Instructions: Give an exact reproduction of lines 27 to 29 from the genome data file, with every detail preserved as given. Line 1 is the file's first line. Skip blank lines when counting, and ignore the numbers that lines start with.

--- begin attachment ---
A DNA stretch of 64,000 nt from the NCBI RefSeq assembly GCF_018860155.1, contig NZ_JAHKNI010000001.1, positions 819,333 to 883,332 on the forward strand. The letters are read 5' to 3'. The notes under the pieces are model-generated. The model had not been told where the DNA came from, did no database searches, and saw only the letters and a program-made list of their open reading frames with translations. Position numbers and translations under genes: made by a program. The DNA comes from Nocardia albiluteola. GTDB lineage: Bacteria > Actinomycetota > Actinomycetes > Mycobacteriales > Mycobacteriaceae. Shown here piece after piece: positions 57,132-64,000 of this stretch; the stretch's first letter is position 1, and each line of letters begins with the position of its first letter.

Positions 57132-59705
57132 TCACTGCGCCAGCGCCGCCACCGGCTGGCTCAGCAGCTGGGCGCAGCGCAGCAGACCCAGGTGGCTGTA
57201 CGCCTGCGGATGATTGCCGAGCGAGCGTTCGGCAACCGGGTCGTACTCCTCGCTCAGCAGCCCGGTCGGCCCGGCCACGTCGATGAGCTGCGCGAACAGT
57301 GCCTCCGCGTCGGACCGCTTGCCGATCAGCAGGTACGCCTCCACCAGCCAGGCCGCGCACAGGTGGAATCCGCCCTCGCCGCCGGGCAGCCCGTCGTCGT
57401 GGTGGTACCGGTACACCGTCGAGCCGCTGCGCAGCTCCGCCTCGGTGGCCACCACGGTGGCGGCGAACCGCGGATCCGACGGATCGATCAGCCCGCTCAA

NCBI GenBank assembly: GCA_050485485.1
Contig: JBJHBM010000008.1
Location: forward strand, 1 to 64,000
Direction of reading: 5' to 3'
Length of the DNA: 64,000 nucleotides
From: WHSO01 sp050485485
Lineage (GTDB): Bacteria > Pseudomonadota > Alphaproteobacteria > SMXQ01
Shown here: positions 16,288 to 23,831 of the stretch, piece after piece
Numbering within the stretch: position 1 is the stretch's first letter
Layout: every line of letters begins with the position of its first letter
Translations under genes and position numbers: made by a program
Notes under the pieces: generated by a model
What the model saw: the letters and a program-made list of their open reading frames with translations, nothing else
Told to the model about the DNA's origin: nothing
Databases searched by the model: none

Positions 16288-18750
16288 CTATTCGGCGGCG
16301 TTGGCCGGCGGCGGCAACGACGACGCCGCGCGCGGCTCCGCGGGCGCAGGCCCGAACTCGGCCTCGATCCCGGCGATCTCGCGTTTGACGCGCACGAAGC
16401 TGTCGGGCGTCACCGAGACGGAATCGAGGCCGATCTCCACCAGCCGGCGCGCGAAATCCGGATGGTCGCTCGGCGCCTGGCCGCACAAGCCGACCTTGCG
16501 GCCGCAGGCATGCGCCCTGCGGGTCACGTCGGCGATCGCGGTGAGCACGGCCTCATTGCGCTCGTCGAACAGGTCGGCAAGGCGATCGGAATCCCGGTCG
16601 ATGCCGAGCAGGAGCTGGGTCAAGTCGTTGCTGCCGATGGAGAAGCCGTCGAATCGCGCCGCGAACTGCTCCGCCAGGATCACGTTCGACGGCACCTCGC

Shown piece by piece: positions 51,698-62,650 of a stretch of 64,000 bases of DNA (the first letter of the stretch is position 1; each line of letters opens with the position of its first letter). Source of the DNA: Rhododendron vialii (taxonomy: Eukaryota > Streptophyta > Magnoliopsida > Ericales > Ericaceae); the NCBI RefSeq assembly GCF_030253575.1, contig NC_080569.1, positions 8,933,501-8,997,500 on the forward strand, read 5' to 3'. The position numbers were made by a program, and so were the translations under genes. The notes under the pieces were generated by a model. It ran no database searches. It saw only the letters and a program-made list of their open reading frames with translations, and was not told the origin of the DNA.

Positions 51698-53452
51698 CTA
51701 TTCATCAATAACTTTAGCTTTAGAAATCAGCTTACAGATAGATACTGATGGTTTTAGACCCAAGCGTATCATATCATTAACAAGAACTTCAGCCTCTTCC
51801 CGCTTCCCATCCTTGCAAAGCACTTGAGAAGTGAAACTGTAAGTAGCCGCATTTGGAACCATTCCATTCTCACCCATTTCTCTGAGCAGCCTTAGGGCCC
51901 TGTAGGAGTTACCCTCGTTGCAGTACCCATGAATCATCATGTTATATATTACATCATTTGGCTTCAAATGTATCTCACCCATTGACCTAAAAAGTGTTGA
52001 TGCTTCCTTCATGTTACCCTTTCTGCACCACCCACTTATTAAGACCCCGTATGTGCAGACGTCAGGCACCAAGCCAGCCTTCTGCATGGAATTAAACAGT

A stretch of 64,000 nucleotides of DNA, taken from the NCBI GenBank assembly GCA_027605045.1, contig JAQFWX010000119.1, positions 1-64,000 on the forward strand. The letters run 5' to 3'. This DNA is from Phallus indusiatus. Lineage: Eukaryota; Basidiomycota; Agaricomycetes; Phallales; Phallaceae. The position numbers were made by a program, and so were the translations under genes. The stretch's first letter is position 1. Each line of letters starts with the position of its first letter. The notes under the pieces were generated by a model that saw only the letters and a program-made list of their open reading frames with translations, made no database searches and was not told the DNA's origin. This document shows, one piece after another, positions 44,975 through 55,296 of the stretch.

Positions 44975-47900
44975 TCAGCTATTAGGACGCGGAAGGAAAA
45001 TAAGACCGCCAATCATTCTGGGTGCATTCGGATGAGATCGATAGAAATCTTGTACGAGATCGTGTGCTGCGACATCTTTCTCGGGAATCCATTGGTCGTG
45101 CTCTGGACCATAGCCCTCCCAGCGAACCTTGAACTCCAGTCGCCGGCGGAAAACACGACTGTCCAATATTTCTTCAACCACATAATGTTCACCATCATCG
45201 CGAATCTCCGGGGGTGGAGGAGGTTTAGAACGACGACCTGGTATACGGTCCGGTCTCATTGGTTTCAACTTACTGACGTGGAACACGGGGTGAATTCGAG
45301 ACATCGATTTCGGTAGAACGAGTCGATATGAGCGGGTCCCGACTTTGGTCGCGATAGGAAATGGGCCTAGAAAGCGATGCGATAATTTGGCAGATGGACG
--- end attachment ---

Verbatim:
16601 ATGCCGAGCAGGAGCTGGGTCAAGTCGTTGCTGCCGATGGAGAAGCCGTCGAATCGCGCCGCGAACTGCTCCGCCAGGATCACGTTCGACGGCACCTCGC

Shown piece by piece: positions 51,698-62,650 of a stretch of 64,000 bases of DNA (the first letter of the stretch is position 1; each line of letters opens with the position of its first letter). Source of the DNA: Rhododendron vialii (taxonomy: Eukaryota > Streptophyta > Magnoliopsida > Ericales > Ericaceae); the NCBI RefSeq assembly GCF_030253575.1, contig NC_080569.1, positions 8,933,501-8,997,500 on the forward strand, read 5' to 3'. The position numbers were made by a program, and so were the translations under genes. The notes under the pieces were generated by a model. It ran no database searches. It saw only the letters and a program-made list of their open reading frames with translations, and was not told the origin of the DNA.

Positions 51698-53452